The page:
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Ten years after collapse of Lehman Brothers, have we learned anything about preventing the next economic crash?
September 16, 2018

2007 photo of the former Lehman Brothers New York headquarters. Photo by David Shankbone (David Shankbone) [GFDL (http://www.gnu.org/copyleft/fdl.html) or CC-BY-SA-3.0 (http://creativecommons.org/licenses/by-sa/3.0/)], via Wikimedia Commons
Chronicle news & opinion

(NATIONAL) – There are many retrospective pieces out this week about the collapse ten years ago this weekend of the heritage investment bank Lehman Brothers.

A collapse which signaled the depth and seriousness of the financial crisis wrought by Wall Street excesses over the years which followed deregulation of the financial markets.

The Motley Clue begins it’s piece by saying, “Ten years after Lehman Brothers filed for bankruptcy, the investment bank's failure is a reminder of some of the dysfunctions in the financial and regulatory apparatus that brought the world to the edge of the abyss -- and of dysfunctions that still exist today.”

The British newspaper The Guardian has a published a number of guess commentaries. One, by Yanis Varoufakis the former finance minister of Greece, starts out by saying:

“Ten years after its near-death experience, capitalism is back to its old ways. Bailouts for the few and austerity for the many have caused global debt to rise 40% since 2007. Yes, British and European banks have contracted (as US authorities required Barclays, Deutsche Bank etc to shrink their dollar business) and tougher national rules constrain balance sheets.

However, this has caused financial intermediation to shift from banks to capital markets. By making some banks safer, the risk has been moved to the shadow banking system, which has grown from $28tn in 2010 to $45tn in 2018, and from the west to emerging markets, which have borrowed $3.7tn in the last decade – with the results we now see in Turkey and Argentina. In short, risk has not been diminished, just taken out of sight and dispersed geographically. Moreover, toxic politics has ensured that the two states that saved capitalism in 2008, the US and China, cannot repeat that double act.”

CNN Money asks the question, where were the regulators back then? Lehman’s demise, “Underscored the wild risk-taking that regulators and CEOs had allowed to become rampant across Wall Street. Consider, for example, the 2000 deregulation of exotic financial instruments known as derivatives. Regulators had little window into how these trades linked banks to one another. When one bank failed, other financial institutions fell in a kind of domino effect.”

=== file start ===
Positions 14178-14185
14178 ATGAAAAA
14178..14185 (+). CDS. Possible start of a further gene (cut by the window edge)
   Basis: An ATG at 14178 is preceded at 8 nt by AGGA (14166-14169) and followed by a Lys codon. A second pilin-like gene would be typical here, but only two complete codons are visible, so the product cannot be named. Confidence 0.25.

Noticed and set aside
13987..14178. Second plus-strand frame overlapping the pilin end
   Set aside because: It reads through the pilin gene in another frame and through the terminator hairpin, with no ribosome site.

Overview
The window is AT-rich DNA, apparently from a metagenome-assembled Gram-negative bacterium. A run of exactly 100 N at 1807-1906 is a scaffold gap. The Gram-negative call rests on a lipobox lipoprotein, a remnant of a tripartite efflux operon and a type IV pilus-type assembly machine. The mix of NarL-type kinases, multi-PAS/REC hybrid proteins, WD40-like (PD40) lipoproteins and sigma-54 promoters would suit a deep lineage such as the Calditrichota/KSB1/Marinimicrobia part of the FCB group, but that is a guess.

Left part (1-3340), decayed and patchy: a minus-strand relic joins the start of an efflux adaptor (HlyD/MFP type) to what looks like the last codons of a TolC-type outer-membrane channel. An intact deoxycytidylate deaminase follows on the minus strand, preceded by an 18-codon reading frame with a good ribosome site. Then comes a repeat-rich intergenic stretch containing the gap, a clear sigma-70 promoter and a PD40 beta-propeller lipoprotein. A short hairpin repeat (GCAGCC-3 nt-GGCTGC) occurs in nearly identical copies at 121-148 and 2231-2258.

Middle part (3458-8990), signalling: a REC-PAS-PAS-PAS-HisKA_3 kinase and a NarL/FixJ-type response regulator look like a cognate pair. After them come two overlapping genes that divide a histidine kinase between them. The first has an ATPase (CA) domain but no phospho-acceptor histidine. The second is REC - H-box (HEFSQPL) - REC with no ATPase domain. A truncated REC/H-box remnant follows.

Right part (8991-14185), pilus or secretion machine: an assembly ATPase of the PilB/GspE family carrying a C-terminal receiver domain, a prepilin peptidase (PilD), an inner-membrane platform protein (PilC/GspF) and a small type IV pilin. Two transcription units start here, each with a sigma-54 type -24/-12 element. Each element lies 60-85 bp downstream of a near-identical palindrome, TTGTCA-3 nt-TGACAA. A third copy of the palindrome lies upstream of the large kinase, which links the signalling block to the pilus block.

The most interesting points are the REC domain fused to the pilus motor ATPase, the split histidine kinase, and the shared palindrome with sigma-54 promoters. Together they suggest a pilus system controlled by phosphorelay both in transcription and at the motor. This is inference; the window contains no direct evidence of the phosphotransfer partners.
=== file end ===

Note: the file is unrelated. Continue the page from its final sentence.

“Even a month before Lehman's bankruptcy, officials at the Fed were still seeking information on the bank's 900,000 derivative contracts. And they were clueless about the risk posed by AIG's enormous book of derivatives...the people charged with overseeing our financial system were flying blind as the crisis developed.”

And one of the more interesting retrospectives on Lehman is an opinion piece by Senator Elizabeth Warren published the other day in various newspapers titled, “10 years after Lehman collapse, Washington is back to its old tricks.”

Some points the Senator makes:

……."Washington is back...cozying up to big banks and loosening rules just like it did in the run up to the crash."

…….”Even though banks of all sizes are making record profits, Washington is taking orders from bank lobbyists and checking off all the items on banks’ wish lists. For Christmas, giant banks got billions in tax giveaways. About a month after Easter, Congress and President Trump rolled back the rules on the very same giant banks that helped wreck our economy 10 years ago. The nonpartisan Congressional Budget Office said this rollback would increase the risk of another taxpayer bailout — but Washington didn’t care.”

……”Federal regulators are also working overtime to roll back critical rules and capital requirements that protect taxpayers and investors. And no wonder — a lot of these regulators used to work for the very banks they’re supposed to be watching. And who knows, maybe some of those regulators are planning to go right back to working for the big banks after their stint in Washington.”

…….”At its root, the financial crisis was built one lousy mortgage at a time. Big financial institutions had figured out that they could juice their profits by selling mortgages that tricked, trapped, and outright cheated many people. The Consumer Financial Protection Bureau was created after the crash to end this kind of fraud, and it has already returned more than $12 billion directly to people who were cheated by banks and predatory lenders. But now, political appointees at the CFPB are trying their best to leash up the consumer watchdog and let cheaters off the hook. “

…….”We know what happens when financial rules are rolled back and regulators look the other way: American families pay the price. Back in the early 1980s, the Savings and Loan industry got deregulated and taxpayers had to bail out the industry within a decade. In 1999 and 2000, Congress repealed the Glass-Steagall Act and deregulated derivatives, and the financial crisis hit in less than 10 years. And now Washington is following the same deregulation playbook, even as many families are still struggling to recover from the last crisis.”

If you are laboring under the illusion that this country is NOT ripe for another massive financial crash, then you need to read Warren's piece here and a few of the many others that have been published as a retrospective and a warning.

A warning that Washington’s politicians have set us up once more for another Great Recession type event.



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